Her supporters have questioned the need for the conservatorship, which is usually used for people who are sick, elderly or unable to otherwise manage their own affairs. Spears has produced a series of hit albums and repeatedly toured and performed in Las Vegas over the past 13 years.
Spears’ father, Jamie Spears, and the Bessemer Trust Co. are the co-conservators of the singer’s estate, and they share management of her business affairs. Jamie Spears’ involvement in the conservatorship has been a lingering and growing point of contention, with Ingham repeatedly saying his client would be happier without her father involved.
Britney Spears and her father have had a roller-coaster relationship over the years, but attorneys for Jamie Spears have insisted that he has always done his best to look out for his daughter’s well-being.
Following Spears’ remarks in court Wednesday, Vivian Lee Thoreen, an attorney for Jamie Spears, requested a brief recess to consult with the singer’s father. When court reconvened, she read a brief statement from Jamie Spears, saying, “He is sorry to see his daughter suffering and in so much pain. Mr. Spears loves his daughter and misses her very much.”
Spears has long argued against her father’s involvement in the conservatorship. She hasn’t performed live since 2018, and her attorneys have said she won’t do so again while her father remains in control of her affairs, and profiting from her work.
On Tuesday, The New York Times — citing a review of confidential court records in the case — reported that Spears has been pushing for an end to the conservatorship as far back as 2014. A court investigator reported in 2016 that Spears believed the conservatorship had “become an oppressive and controlling tool against her” and maintained “too much control” over her life, to the point of rejecting her wish to re-stain the cabinets in her kitchen.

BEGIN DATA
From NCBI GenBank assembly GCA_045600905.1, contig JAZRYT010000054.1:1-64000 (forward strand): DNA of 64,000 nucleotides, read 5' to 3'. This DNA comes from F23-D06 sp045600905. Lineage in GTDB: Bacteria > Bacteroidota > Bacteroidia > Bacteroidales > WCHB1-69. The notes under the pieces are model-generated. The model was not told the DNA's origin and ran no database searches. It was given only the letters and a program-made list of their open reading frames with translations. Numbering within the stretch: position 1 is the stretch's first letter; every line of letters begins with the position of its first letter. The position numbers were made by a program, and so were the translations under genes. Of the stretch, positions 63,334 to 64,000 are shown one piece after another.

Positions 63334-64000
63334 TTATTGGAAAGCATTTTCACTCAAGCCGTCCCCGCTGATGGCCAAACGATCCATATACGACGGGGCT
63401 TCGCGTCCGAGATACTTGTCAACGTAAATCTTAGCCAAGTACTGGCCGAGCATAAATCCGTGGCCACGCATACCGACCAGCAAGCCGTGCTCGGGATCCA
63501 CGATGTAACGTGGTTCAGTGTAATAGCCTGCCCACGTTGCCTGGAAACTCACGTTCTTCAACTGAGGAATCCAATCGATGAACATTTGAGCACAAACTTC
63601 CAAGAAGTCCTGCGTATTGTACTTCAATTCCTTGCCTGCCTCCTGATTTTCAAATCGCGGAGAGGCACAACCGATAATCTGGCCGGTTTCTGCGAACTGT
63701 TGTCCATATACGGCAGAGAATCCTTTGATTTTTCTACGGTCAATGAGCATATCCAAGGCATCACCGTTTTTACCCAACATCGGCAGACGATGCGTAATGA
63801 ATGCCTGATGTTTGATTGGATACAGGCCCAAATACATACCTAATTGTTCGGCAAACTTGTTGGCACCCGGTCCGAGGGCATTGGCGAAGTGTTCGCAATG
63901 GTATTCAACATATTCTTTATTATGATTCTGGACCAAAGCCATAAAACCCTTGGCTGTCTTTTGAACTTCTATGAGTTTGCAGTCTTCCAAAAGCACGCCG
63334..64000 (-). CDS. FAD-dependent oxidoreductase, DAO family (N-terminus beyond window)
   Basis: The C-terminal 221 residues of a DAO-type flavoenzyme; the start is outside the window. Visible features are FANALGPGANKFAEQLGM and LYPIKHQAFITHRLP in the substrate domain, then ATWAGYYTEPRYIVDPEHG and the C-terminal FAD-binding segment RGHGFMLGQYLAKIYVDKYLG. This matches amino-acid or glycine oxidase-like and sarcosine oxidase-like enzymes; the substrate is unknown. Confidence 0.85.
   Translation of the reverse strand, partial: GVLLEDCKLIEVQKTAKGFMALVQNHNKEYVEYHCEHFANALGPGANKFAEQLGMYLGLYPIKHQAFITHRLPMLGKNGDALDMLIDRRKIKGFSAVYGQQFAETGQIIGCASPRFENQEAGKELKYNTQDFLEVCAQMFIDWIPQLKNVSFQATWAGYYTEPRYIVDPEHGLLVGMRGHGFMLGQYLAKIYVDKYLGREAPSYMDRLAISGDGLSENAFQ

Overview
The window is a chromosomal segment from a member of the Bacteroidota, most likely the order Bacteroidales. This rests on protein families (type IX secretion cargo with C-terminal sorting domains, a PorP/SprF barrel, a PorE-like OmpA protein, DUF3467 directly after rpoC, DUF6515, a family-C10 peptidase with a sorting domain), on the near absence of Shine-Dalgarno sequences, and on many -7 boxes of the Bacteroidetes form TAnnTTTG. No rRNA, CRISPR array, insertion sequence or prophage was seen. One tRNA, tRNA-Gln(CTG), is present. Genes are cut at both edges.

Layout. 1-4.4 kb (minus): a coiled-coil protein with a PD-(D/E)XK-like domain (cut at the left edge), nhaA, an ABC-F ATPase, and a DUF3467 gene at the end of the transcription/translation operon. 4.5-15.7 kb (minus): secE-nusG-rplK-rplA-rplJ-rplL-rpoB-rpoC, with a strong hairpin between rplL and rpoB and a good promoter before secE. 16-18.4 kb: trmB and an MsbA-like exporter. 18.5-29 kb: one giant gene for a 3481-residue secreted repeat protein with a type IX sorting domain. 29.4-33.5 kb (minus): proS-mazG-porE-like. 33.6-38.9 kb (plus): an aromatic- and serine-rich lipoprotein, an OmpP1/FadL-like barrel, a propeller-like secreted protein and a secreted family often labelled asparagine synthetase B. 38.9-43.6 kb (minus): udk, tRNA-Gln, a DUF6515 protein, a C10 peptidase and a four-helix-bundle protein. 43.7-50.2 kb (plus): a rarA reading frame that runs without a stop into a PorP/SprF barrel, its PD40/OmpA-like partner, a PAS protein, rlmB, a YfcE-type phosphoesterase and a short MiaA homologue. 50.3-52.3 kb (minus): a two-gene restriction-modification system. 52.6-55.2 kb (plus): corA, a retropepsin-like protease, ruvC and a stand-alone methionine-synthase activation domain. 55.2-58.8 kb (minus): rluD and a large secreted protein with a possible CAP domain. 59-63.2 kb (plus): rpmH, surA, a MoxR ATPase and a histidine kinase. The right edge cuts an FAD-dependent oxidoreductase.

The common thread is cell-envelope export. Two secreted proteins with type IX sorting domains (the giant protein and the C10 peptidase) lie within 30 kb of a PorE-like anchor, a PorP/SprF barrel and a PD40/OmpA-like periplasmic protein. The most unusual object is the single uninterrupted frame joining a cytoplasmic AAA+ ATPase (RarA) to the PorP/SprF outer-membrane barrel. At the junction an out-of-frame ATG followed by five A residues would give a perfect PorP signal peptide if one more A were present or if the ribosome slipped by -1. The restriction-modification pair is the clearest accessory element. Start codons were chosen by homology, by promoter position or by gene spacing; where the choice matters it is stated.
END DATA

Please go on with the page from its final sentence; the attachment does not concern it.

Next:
Recent action in the case has focused mainly on the roles of Jamie Spears and the Bessemer Trust in the conservatorship over her estate.
According to The New York Times report, Spears’ attorney, Ingham, told the court in 2014 that the singer feared all of her concerns about her father’s control over her life were being swept under the rug.
Spears repeated that assertion Wednesday, telling Penny she felt that her last speech to the court in 2019 went completely unheeded, leaving her felling “dead.”
Last year, Ingham asked that Jamie Spears be suspended from his role as co-conservator. Judge Penny refused, but indicated she might reconsider in the future.
Hours before Wednesday’s court hearing, some fans of Spears began gathering outside the downtown courthouse, even though the singer was not expected to be there in person.
Spears herself has never directly responded to the movement, although fans have taken to closely analyzing her social media posts, looking for any signs she may be trying to communicate with her fans or convey signs of personal distress through subtle clues, such as the color or type of clothes she wears.
In an Instagram post last week, Spears answered some questions from fans, with one asking if she is ready to start performing again.
“I have no idea,” Spears said on the video clip. “I’m having fun right now. I’m in transition in my life and I’m enjoying myself.”
She wrote in a social media post this week that she and Asghari had taken a trip to Maui.
“I had a couple of embarrassing moments of living each day like it was my last!!! If you haven’t done that, I strongly suggest you do!!!,” she wrote.
On Instagram Wednesday morning, Spears’ boyfriend, Sam Asghari, posted a photo of himself wearing a white T-shirt with “Free Britney” written on front.